Statement: 22 May Arena Inquest report

Statement on the publication of Volume 2 of the 22 May 2017 attack inquiry report into the response of the emergency services.

22 May 2017 was a dark and harrowing day for our city and will never be forgotten by anyone in Manchester.

Today is another difficult day for families of those lost, for survivors, and for so many other people affected. They remain in our thoughts.

Although today’s report is not about the council, I’m here to make a short statement on behalf of the city as we reflect again on that terrible day and its aftermath.

Earlier this year we marked the fifth anniversary of the attack as we opened the Glade of Light – a permanent memorial honoring the 22 people whose lives were so cruelly cut short.

We also remember all those who were injured, many of whom are still living with the physical and mental impacts of what happened.

Sir John Saunders rightly reflected today on the many examples of individual acts of bravery, especially from the public, on that night.

It is right that they are remembered.

But we know that for those most closely affected by the events of that day, especially those who lost loved ones, the pain is still very raw.

The findings of the public inquiry about how people were let down by emergency services in the immediate aftermath make for deeply distressing reading.

It is essential for those most closely involved, for the city and indeed for the country that we go through this process - however painful - to understand how events unfolded on that night.

It will take some time to digest the inquiry report in full, but it is clear to me that the response of emergency services on the night was simply not good enough and while it is only right that they have apologised, it

is vital that they now set out the actions they have taken and will now take – both individually and jointly.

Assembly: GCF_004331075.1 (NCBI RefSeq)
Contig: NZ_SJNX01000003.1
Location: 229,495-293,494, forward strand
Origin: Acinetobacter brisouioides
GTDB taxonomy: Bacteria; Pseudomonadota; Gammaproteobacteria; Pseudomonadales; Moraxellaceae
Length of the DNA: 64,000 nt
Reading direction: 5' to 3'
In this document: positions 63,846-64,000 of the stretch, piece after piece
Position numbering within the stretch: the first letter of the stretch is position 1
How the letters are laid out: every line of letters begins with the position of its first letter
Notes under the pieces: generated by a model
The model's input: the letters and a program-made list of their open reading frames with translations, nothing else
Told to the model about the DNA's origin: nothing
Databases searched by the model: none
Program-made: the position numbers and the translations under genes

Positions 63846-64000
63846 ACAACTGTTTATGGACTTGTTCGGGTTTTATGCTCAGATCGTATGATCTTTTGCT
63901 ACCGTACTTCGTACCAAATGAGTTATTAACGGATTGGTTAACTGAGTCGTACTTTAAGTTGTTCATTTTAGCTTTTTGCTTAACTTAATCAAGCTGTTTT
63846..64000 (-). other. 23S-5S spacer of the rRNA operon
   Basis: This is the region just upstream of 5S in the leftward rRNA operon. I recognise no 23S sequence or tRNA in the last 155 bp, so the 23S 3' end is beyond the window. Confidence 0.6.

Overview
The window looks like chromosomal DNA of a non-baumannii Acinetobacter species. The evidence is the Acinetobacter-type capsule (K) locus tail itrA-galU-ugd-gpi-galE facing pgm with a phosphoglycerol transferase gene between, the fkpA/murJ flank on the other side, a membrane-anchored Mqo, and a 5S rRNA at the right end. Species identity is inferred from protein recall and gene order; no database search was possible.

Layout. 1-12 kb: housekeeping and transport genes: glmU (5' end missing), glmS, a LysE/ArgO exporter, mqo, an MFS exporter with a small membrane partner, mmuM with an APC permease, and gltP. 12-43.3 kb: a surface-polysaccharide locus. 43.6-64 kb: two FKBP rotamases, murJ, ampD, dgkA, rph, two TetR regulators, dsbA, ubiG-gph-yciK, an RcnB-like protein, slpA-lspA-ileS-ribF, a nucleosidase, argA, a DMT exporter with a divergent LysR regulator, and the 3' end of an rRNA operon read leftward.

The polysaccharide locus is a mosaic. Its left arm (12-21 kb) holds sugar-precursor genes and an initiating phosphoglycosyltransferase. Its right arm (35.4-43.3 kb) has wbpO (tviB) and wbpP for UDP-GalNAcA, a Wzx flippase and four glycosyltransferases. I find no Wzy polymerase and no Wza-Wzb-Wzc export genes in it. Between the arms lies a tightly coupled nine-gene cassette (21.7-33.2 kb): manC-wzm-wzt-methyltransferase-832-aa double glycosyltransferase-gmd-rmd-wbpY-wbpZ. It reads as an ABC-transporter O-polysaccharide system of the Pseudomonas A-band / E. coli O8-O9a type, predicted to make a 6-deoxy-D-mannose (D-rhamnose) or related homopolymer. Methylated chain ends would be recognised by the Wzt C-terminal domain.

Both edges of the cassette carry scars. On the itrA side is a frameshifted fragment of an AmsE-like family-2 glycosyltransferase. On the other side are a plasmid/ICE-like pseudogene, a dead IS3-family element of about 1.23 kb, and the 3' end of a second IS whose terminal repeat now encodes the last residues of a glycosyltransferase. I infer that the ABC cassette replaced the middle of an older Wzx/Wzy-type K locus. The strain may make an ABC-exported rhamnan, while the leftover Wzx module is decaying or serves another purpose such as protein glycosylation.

The report sets out a range of actions for emergency services at a Greater Manchester, regional and national level and the government.

One such legislative change is the Duty to Protect or Martyn’s Law. In Manchester we have already embedded the principles of this in our licensing process and staff at hundreds of premises have had counter-terrorism training. This urgently needs to be embedded in law.

Sir John and the inquiry will monitor progress on report’s actions - and on behalf of the city I will seek assurances that these recommendations are being acted upon.

Today’s report is harrowing. It is upsetting. It is uncomfortable.

But it is absolutely necessary, as it is imperative that actions are taken to address failings, not just in honour of those who lost their lives on 22 May 2017, or whose lives were changed forever, but so no one has to go through similar grief and trauma in the future.

Manchester continues to support the important work of the public inquiry as it enters its final phase.

Once again I would like to convey my thanks to the inquiry team, but especially pay a heartfelt tribute to the incredible families who lost loved ones and the survivors, who have painfully relived their darkest hours to ensure a true account was heard and to inform improvements for the future. A future response that must be better.

Above all our thoughts remain with those who were killed, left bereaved or otherwise badly affected on one of the absolute worst days in this city’s long history.

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